I wrote a book about inexpensive ways to teach with computers as a summer project supported in part by the Lois and Harlan Anderson Center for Innovations in Undergraduate Education. Such a book has a limited audience, and I was unable to find a publisher. Educational computing advances so rapidly that books on the subject become obsolete fast, and I want to share with other teachers my techniques for devising educational computer programs while they still have value. My decision is to place my book in the Public Domain and to distribute it mainly through the Internet and by mailing floppy disks to those who have poor access to the network.
The chapters in the book are shown in Table 1. Note that the emphasis is on BASIC; it has the advantage of running on all computer systems. It is easy to handle user interaction, graphing, and animation with BASIC, and the general ideas can be used with other programming languages. All of the examples in the book are provided as Public Domain BASIC programs that accompany the book chapters.
Table 1 Abbreviated Table of Contents
Getting started with your computer disk, Handling and storage of disks, More general instructions, Some helpful hints, How to begin, Demonstrations
Converting text files to BASIC, Cutting and pasting, Generating interaction, Default specifications, Parsing text
3. Algorithmic Graphics
Lines and boxes, Lettering, Scaling, Circular and oval elements, Self-adjusting graphics Object-oriented programming, Disk file operations, Graphs
4. Simulation of differential equations
Formulating differential equations, Writing SIMBAS programs
Examples, Exercise - Example Sketches, Animation with objects, Frame animation, Video programs, Color cycling, Random motion, Saving and using graphic elements
6. Computer Videos
How to get started, Nuts and bolts of computer videos, Why videos ? The future
7. Alternatives to BASIC
Presentation packages, Programs for athletics, Spreadsheets and BASIC, Expert systems, shells, Teaching with spreadsheets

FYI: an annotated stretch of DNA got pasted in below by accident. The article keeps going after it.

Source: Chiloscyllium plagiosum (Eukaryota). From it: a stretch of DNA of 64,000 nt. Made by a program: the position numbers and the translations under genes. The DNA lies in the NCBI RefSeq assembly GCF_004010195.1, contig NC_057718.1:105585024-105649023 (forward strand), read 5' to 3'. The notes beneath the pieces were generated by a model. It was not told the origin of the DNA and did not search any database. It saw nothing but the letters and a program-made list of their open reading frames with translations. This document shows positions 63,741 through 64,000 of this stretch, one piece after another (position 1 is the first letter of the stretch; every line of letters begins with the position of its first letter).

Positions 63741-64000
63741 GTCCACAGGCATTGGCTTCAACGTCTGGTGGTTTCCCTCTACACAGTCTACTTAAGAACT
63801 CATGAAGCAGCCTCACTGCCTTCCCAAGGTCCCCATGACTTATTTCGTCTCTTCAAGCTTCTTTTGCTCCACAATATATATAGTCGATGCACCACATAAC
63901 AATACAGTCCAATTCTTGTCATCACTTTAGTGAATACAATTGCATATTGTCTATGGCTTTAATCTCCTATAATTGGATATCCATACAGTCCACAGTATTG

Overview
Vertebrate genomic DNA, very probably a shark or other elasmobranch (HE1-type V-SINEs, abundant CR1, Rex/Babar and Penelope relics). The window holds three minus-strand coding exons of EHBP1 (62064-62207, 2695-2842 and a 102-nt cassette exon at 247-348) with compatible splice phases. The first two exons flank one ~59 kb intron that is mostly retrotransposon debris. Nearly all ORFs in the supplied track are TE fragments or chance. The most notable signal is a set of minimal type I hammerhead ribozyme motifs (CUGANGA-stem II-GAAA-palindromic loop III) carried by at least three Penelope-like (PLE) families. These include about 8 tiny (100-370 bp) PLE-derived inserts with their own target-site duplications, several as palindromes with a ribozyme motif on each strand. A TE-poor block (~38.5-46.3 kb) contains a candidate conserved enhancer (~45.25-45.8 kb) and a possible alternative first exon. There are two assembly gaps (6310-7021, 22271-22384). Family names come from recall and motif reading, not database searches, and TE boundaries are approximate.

8. Educational Strategy
Options for teaching with computers, Imperfect programs Programs that calculate, Evaluation, Dry runs Objectives, The ultimate teaching medium
There are many ways to view text and graphics with a computer, but there are so many computer systems and file formats that it impossible to please all potential users of my book. One program that has versions for all systems is TeX, a very nice method for typesetting. Actually I used LaTeX, an easier variant that all TeX people have or can get easily. Either creates .dvi files (this stands for device independent) that can be sent to any printer for which drivers are available. However, while the .dvi files handle the text internally, the appropriate graphics files are called when it is time to print them. The .iff format is popular for Commodore Amiga computers, and I used this format with LaTeX. However, PostScript is more universal and is the standard for TeX on all computer systems, so I abandoned .iff in favor of PostScript to make it easier for users. I decided to distribute both .dvi files and source files. The TeX people need only decompress the .dvi and PostScript files for viewing or printing. The source files consist of plain text with the various TeX commands imbedded and with macros that call for the graphics files. The image files, if handled separately, can be viewed directly or converted easily to a file format preferred by the computer system.
The sophisticated user can download my source files, make additions or corrections to slant my chapters to a different audience, run LaTeX, and print a nice, clean, final copy of a book. There are programs for viewing TeX .dvi files. Others can pop the source files into any word processor, read, and print them. The font sizes and styles are in TeX instructions that will not work but could be converted to whatever the word processor uses. The graphics files can be placed anywhere with one of the many good word processing programs that can handle graphics.
If downloading files, fixing them, and printing seem like too much bother, consider the rewards. The files are in the Public Domain, so you can use what you wish in the way that you choose. Sections about coding could be converted to instructions for students. You need not print anything if you like to read on your computer screen. I supplied some of the .iff graphics files in both color and black-and-white. Some of the color pictures are not as informative in their monochrome versions needed for common printers. I assume that Internet users know how to decompress files. You will find them all in one compressed file TeachBook.ZIP
To my knowledge, this is the first book to have its initial appearance on the Internet. There must be other frustrated authors who would consider placing their work in the Public Domain. Chapters or complete books would be prized by many teachers who could assemble customized text books. Picking and choosing what to use with a particular group of students and integrating it with your own materials could have advantages over using standard texts. I have no quarrel with publishers except that some prices are outrageous. The Public Domain for books is a way to fight back, and only the authors of books with very large sales are compensated well for all of that writing anyway.